Mississippi Gov. Haley Barbour made clear that he does not think Cain’s campaign has dealt with the allegations effectively. He urged Cain to put all the facts on the table when the first allegations of sexual harassment came to light. “I don’t know if all the facts are out or not,” the governor said Wednesday.

Cain’s way of dealing with criticism appeared in his first moment in the national spotlight, when he questioned President Bill Clinton during a 1994 town hall meeting on health-care reform. Cain, then the chief executive of Godfather’s Pizza, told Clinton that his plans for expanding health insurance would drive up his operating costs.

Clinton wondered whether it would really cost that much. Couldn’t Cain just raise the price of pizza? “I’m a satisfied customer. I’d keep buying from you,” the president said.

The audience laughed and clapped at a slice of vintage Clinton: wonky details and lowbrow tastes.

What followed — though no one knew it at the time — was vintage Cain.

“With all due respect, your calculation on what the impact would do, quite honestly, is incorrect,” Cain responded. He explained how health-care costs would increase more than Clinton had predicted.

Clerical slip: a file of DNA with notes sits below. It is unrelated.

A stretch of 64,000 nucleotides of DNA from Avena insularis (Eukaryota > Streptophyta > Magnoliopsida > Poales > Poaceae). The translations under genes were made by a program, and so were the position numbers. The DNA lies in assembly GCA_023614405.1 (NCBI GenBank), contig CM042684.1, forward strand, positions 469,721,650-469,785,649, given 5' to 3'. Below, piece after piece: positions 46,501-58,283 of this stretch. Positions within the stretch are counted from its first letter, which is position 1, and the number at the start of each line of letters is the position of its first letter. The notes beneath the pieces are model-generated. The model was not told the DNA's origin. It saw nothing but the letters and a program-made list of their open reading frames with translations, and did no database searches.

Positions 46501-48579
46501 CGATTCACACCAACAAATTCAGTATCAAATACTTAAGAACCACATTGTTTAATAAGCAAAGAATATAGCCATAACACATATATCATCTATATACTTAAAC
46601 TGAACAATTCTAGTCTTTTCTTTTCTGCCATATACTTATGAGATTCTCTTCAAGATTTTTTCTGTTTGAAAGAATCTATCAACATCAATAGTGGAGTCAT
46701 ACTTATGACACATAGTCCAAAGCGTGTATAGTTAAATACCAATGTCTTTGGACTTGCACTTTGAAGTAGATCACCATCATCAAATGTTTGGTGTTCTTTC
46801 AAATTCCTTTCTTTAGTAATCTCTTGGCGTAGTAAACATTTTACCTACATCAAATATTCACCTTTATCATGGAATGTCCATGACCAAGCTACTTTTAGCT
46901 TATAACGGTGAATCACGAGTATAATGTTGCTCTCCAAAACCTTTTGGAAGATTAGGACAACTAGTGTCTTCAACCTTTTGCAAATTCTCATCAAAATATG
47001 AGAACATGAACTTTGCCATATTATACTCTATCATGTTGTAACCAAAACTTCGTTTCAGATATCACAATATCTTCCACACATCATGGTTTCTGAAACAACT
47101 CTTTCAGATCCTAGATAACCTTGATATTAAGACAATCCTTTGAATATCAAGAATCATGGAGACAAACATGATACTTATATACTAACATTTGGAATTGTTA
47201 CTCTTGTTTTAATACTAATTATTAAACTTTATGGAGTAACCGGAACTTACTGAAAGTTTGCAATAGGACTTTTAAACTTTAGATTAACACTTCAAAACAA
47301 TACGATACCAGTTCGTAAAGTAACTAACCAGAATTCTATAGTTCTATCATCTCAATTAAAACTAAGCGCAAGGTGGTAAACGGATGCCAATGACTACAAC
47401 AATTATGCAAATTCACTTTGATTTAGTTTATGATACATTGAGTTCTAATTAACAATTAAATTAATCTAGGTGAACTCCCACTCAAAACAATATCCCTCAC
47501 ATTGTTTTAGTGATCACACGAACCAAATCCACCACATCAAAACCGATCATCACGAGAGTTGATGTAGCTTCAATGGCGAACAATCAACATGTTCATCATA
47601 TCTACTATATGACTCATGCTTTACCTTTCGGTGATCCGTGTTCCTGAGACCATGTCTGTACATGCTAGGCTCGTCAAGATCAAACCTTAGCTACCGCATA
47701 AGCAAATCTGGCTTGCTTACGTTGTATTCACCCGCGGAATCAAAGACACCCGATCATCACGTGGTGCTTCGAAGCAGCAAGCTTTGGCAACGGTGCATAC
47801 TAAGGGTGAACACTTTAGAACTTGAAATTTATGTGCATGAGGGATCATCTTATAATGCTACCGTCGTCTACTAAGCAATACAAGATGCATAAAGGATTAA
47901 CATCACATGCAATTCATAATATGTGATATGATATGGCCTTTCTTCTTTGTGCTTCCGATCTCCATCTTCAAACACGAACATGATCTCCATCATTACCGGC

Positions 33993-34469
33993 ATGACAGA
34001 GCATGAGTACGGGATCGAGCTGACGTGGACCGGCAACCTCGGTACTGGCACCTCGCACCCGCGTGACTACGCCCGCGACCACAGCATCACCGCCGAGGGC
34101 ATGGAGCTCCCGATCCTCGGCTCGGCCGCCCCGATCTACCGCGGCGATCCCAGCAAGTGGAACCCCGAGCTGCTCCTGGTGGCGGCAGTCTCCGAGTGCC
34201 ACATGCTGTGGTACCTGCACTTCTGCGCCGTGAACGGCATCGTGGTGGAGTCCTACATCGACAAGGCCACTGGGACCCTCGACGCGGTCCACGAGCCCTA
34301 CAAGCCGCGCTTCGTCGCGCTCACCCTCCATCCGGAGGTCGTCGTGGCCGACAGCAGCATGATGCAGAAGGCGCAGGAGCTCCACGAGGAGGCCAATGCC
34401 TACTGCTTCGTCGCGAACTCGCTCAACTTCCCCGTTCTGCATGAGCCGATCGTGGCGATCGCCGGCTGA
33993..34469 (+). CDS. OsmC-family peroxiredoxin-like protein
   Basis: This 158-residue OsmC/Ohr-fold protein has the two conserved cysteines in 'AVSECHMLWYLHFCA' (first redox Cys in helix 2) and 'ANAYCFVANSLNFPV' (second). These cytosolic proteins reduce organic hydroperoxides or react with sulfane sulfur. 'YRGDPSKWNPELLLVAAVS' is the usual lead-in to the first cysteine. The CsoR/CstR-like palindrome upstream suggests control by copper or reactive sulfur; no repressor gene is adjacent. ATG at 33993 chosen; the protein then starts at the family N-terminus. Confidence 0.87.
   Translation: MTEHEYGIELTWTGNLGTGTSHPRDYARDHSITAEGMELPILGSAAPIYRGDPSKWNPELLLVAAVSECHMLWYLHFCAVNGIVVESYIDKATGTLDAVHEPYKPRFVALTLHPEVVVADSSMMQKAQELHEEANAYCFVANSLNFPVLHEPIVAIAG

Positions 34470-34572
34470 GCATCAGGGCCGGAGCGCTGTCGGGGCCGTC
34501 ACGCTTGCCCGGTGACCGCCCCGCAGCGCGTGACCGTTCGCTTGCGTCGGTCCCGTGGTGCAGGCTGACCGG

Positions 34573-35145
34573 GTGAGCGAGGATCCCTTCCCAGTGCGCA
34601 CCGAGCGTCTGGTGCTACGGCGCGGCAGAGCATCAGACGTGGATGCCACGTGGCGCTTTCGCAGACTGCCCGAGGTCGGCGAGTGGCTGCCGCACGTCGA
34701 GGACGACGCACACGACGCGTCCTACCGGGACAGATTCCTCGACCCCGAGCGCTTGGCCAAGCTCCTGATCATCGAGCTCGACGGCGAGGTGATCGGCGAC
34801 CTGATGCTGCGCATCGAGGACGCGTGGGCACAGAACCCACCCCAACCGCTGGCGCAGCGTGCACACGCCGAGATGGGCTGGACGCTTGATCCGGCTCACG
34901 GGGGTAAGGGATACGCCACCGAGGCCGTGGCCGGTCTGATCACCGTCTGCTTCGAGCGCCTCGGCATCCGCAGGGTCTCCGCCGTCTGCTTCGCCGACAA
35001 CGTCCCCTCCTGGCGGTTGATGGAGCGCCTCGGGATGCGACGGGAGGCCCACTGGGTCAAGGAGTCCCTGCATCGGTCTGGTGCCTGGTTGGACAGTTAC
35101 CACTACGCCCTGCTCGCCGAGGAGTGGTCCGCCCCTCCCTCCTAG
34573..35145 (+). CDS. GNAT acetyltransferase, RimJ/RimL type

Finally, Clinton, trying to move on, asked Cain to send his figures to the White House.

This year, Cain used the same kind of flat rejection to deal with concerns about his 9-9-9 plan. In debates, moderators asked him about reports that the plan — a 9 percent corporate income tax, a 9 percent personal income tax and a 9 percent national sales tax — might raise taxes on many Americans and deliver less revenue than the current system.

Cain rejected the ideas out of hand. They were wrong, he said.

But then, soon afterward, Cain announced a new wrinkle in his plan: For the poorest Americans, he said, the proposal would be “9-0-9,” with no personal income tax required.

Cain also had to qualify his denial of the first sexual harassment allegations. In that case, his story changed the same day: He first said he was unaware of any financial settlement with one of his accusers. Then, later, he said he was, and described the gesture that he said was the basis of the accusation.

Cain’s attorney responded to the most recent accusation, involving White, with a more nuanced statement: He didn’t deny that it happened, but instead argued that the issue is private.

“This is not an accusation of harassment in the workplace. This is not an accusation of an assault,” attorney Lin Wood said.

Cain, however, issued a denial, telling CNN’s Wolf Blitzer that there had been no affair, no sexual relationship. “I don’t have anything to hide,” he said.